Henderson County Medical Society

Taken from a Special Edition of "The Gleaner"
printed (no date found)
permissive use granted by Editor
newspaper provided by Vonette Shelton-Curtis


We are indebted to Doctor James H. Letcher for the following interesting article:

The Henderson County Medical Society, an organization for the scientific improvement of its members by an interchange of ideas, in presenting essays, delivering addresses, exhibiting clinical cases, and discussing same, was organized in May, 1867. A preliminary meeting was held at the office of Dr. John T. Berry, May 11, and the organization was perfected May 27th by electing Dr. J. H. Hodge president, Dr. J. N. Powell vice president, and Dr. P. G. Valentine secretary and treasurer.

The first address was by Dr. John T. Berry, upon "The Unity of the Medical Profession," and at this first meeting the society recognized itself as auxiliary to the State Medical Society, and adopted the code of ethics of the American Medical Association, this code having since that time been adhere to by its members.

So earnest were these physicians that at a subsequent meeting a resolution was passed that any member who, without good excuse, was fifteen minutes late at a meeting should be fined 50 cents, and if absent the entire session, should pay a fine of not less than 50 cents nor more than $5.00.

It was in this Association that the McDowell Medical Society, an organization embracing this congressional district, and named for the greatest Kentucky surgeon, Dr. Ephriam McDowell, had its birth, and was instrumental in having the State Society recognize his achievements by appointing a committee of five physicians - one a member of this Society - to solicit funds with which to erect a monument to Dr. McDowell's memory in his hoe town, Danville. So far as the writer knows this was the first step of any importance taken to establish McDowell's claim for priority in a surgical procedure which has saved MANY, MANY thousands of years of life to women, and spread his name and his operation over the civilized world.

Credit is due this Society also for the creation of the "Kentucky State Board of Health, two of its members going to Frankfort during the sitting of our Legislature and making personal appeals to our representatives and senators to enact the law establishing the Board. When the law was passed, and the Board organized, it at once elected one of our members - Dr. Pinckney Thompson - its first president, who continued in office for many years.

Three other members of this County Society have served on the State Board.

AS an evidence of how members of this Society are esteemed by the profession at large, I will mention that Henderson has furnished five presidents - two of whom, Drs. J. A. Hodge and Pinckney Thompson, have long since passed to their reward - for the State Medical Society, a greater number than any other city in the state - Louisville and possibly Lexington excepted.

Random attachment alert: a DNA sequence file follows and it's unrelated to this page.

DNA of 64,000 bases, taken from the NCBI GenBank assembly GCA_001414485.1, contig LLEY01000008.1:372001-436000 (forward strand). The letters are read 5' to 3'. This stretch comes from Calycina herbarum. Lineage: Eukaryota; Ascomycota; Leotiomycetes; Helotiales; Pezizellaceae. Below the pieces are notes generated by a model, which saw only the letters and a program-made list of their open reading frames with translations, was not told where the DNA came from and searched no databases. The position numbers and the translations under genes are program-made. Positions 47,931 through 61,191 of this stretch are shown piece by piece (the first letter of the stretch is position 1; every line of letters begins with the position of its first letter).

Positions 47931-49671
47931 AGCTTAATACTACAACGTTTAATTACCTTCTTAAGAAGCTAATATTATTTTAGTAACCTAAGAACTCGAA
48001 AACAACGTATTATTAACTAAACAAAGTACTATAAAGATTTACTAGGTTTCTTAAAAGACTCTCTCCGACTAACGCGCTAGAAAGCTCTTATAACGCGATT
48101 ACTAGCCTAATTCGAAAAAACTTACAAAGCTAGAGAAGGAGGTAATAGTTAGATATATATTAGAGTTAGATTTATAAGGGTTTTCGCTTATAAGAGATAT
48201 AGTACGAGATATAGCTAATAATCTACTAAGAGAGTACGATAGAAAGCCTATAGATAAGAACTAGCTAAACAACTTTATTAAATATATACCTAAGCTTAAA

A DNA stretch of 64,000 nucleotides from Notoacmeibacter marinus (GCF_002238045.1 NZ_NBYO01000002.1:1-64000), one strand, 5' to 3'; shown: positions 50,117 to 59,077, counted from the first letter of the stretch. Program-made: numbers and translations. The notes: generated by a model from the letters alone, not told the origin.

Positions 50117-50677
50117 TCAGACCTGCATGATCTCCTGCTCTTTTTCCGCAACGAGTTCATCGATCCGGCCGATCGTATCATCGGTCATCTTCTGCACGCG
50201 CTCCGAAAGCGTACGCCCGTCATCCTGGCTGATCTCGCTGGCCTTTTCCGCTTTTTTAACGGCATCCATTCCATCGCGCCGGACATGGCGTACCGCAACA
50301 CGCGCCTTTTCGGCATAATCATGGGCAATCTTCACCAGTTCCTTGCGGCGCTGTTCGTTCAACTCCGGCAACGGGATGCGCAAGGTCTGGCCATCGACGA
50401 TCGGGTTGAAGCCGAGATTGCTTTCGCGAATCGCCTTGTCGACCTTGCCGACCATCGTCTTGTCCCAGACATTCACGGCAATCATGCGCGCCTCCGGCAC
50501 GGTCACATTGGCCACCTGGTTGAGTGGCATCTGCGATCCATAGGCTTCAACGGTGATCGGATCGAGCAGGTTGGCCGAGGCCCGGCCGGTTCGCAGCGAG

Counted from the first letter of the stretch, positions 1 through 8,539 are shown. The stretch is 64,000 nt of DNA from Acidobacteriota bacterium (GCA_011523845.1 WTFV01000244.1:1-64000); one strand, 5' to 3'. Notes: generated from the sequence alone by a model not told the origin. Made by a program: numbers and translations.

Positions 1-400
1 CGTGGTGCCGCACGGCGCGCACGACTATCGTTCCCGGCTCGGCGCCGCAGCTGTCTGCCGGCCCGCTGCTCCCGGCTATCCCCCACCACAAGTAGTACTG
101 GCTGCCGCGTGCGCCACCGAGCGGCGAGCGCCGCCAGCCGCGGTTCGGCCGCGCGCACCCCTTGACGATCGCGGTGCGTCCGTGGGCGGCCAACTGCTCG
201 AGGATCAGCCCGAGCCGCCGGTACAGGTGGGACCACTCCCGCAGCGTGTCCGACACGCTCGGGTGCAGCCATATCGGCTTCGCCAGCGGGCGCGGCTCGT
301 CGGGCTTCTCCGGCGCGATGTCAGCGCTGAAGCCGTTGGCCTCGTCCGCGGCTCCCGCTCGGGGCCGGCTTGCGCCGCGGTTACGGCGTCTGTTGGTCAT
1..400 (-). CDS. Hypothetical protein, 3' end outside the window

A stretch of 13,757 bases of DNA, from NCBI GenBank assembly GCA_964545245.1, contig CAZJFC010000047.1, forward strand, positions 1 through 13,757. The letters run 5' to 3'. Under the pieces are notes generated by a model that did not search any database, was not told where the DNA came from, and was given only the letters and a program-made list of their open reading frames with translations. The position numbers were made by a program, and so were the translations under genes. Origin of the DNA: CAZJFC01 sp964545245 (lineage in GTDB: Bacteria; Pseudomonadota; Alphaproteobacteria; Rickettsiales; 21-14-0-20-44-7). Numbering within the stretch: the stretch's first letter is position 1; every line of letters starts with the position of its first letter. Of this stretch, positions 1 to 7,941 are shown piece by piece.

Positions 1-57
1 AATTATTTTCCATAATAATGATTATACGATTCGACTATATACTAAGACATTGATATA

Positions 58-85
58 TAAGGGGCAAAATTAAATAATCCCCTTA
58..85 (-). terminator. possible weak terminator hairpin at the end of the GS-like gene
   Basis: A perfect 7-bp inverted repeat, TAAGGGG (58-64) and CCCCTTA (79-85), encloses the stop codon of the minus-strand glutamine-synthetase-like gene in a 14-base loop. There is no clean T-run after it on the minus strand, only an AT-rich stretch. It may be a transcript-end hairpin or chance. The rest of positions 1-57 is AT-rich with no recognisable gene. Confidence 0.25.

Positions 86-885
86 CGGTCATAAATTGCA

Or three living, one has been president of Mississippi Valley Medical ciety, another vice president of the International Association of Railway Surgeons. Two other of our members have been presidents of the Ohio Valley Medical Society, and another is Kentucky's representative on the Health Bureau of the American Medical Association.

Time and space forbid speaking of some distinguished attainments and traits of many of our departed members, but will mention, anyway, the name of Dr. John L. Cook, who, whilst not yet in the prime of life leaving here a wife and two small children, went down to Hickman, Ky., where the epidemic of yellow fever in 1878 was so fatal to many of her citizenship - several of the few number of her doctors being victims - and battled, both night and day, with the disease, until the dread poison entered his system, and he fell asleep and was buried there beside the newmade graves of his brother practitioners whose place he went to fill. Many months elapsed before his remains were allowed to be exhumed and brought back to Kentucky. Dr. Cook, like so many of our profesion, was a martyr to his conception of a physician's duty.

Below are the names of the living members of the County Medical Society:

Thos. W. Taylor, Sam. C. Smith, J.N. Powell, T. Y. Howard, T. C. McCarty, Jas. W. Cooper, Jas. H. Letcher, Archibald Dixon, J. R. Sigler, L. O. Jones, J. W. Stone, Wm. A. Quinn, Elijah Branson, H. D. Book, Peyton Ligon, W. S. Forwood, A. J. Lieber, David O. Hancock, Wm. M. Floyd, Albert S. Denton, M. C. Dunn, Cyrus Graham, Elijjah Arnett, J. R. Hodges, H. T. Norment, H. B. Powell, J. W. Watson, R. W. Dixon, J. C. Moseley, W. S. Galloway, O. G. Jones, G. E. Mitchell, Silas Griffin, A. R. Johnson, C. F. Negley, W. V. Neel, W. W. W. Wilson, E. L. Busby, Ira D. Cosby, E. N. Powell, W. A. Poole, J. U. Ridley, H. S. Zernow, W. T. Travis, John H. Gabhart.

transcribed by Tina Hall 5-28-2007

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